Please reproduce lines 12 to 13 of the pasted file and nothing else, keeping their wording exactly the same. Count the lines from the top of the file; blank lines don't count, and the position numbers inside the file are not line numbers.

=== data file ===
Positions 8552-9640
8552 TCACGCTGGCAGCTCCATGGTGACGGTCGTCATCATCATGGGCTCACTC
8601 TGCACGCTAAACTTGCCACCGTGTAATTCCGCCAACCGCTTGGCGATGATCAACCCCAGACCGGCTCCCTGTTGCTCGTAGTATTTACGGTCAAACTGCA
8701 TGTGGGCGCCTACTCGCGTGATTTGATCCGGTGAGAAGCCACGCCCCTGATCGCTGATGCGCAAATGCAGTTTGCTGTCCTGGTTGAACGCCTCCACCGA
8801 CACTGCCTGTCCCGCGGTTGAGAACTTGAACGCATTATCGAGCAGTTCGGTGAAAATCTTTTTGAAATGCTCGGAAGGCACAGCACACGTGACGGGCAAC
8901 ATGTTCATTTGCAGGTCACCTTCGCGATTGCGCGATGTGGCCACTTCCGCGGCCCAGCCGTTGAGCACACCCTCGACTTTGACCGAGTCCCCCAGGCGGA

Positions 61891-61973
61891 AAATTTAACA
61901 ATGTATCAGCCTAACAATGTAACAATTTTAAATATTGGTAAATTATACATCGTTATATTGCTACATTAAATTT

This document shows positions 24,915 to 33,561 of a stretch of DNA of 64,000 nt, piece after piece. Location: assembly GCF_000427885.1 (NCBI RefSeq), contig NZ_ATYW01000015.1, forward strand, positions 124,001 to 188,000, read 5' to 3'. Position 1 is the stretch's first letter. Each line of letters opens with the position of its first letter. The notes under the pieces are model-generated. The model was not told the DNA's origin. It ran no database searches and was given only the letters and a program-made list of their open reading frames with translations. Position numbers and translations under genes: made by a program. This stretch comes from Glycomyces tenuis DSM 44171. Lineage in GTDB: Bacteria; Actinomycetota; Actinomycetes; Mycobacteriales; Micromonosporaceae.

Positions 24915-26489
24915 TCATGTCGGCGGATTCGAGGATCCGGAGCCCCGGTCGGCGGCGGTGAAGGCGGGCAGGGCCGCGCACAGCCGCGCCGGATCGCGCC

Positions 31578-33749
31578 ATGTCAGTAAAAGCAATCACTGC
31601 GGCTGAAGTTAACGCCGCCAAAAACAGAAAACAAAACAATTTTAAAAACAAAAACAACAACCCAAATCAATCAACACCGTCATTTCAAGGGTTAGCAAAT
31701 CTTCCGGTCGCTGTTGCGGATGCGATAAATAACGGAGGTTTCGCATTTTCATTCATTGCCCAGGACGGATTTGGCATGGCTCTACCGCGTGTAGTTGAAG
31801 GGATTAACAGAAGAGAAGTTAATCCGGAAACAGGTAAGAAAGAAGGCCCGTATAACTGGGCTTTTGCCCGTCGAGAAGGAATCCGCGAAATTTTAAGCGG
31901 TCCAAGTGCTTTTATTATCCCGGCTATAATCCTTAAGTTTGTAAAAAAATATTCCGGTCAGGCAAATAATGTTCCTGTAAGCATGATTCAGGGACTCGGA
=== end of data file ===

24915 TCATGTCGGCGGATTCGAGGATCCGGAGCCCCGGTCGGCGGCGGTGAAGGCGGGCAGGGCCGCGCACAGCCGCGCCGGATCGCGCC

Positions 31578-33749